Criminally there is no difference between a DUI and DWI in Texas. Also, in Texas you may not receive a deferred adjudication for a DWI/DUI. Furthermore, if you were not arrested it is unlikely that were charged with a DUI. If you received a deferred adjudication it is likely that it was for another type of offense. You should go to the courthouse were you got your deferred adjudication to determine the crime that you were actually charged with at that time. Your license may have been suspended because you were drinking alcohol while under the age of 21. If you sucessfully completed the deferred adjudication you may be entitled to petition for non disclosure. If this is granted you would not have to explain anything to a potential employer regarding your license suspension.
I must respectfully disagree with attorney Herman Martinez. There is a world of difference between a DWI and a DUI in the state of Texas. Just for starters, only persons under the age of 21 can get a DUI, but anyone can get a DWI. You can get deferred adjudication on a DUI (as you indicated you did), but you cannot get deferred on a DWI. In Texas, a DWI means "drunk driving." By definition, a DUI means that you were NOT drunk (otherwise, you would have been charged with DWI).
As far as your records, since you were not arrested, there will be no ARREST record of the incident. No fingerprints or mugshots would have been taken, stored, or shipped around the country to the FBI, CIA, Homeland Security, Texas DPS, etc. as would have happened with an actual arrest. If a potential employer would check the public ARREST records, there should be no entry about the incident. Since it was only a citation, the ONLY place where there could be a record of the citation would be with the municipality where you were cited, for example, in the Conroe or Houston municipal court. An employer COULD search those records, but in my opinion it is highly unlikely that one would do so.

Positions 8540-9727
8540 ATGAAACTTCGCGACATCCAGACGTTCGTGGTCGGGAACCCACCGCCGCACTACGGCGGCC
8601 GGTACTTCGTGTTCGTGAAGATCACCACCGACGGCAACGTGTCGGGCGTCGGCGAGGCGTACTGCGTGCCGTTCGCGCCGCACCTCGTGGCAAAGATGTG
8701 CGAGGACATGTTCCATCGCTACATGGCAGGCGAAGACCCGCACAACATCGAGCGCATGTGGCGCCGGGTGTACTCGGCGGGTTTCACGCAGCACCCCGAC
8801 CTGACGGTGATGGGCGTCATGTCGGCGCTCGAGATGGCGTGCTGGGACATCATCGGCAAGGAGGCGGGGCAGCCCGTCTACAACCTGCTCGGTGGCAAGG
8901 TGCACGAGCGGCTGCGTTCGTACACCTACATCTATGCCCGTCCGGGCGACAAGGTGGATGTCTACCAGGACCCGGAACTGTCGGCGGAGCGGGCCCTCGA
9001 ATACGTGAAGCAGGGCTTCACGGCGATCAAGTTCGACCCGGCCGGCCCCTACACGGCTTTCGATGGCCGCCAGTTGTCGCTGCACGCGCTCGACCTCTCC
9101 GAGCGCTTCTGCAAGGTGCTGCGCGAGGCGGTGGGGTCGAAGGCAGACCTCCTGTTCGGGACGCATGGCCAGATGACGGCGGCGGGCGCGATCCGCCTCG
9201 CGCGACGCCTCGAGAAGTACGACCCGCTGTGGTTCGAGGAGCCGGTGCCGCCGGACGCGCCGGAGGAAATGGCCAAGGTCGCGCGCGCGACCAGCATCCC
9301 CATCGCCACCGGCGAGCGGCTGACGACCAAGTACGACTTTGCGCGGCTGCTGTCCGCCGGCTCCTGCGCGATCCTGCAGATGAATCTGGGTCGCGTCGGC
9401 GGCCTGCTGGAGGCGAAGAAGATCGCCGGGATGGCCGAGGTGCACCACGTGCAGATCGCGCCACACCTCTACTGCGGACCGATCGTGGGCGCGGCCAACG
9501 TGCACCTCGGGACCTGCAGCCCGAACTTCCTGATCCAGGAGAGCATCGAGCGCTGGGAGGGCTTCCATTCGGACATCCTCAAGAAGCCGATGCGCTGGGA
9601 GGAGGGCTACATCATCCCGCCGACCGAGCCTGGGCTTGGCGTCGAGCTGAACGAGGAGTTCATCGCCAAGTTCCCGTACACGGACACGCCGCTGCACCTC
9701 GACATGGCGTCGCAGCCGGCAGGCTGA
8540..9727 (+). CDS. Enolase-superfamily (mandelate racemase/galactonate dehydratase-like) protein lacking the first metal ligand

For a future employer to check all of the available municipal records, the employer would have to individually check every single municipality in Texas, and there is well over 500 of them!
And you may expunge the DUI charge if you wish, but the expunction does not erase (or expunge) the driver's license suspension. But as far as that goes, most driving record reports only go back 5 to 7 years.
As far as explaining the DUI, just tell them you had a beer or two when you were 19, but you weren't intoxicated. If that isn't good enough for them, you may not want to work for them anyway! Turn it in your favor: I had access to alcohol when I was 19, but I was always responsible enough not to get intoxicated and drive. The DUI proves it!
An expunction would cost you $750 to $1,250 or so. It would be worth it if it meant getting a better job, but I wouldn't think the chances of it costing you a job opportunity to be greater than 20% or so.
Best of luck to you!
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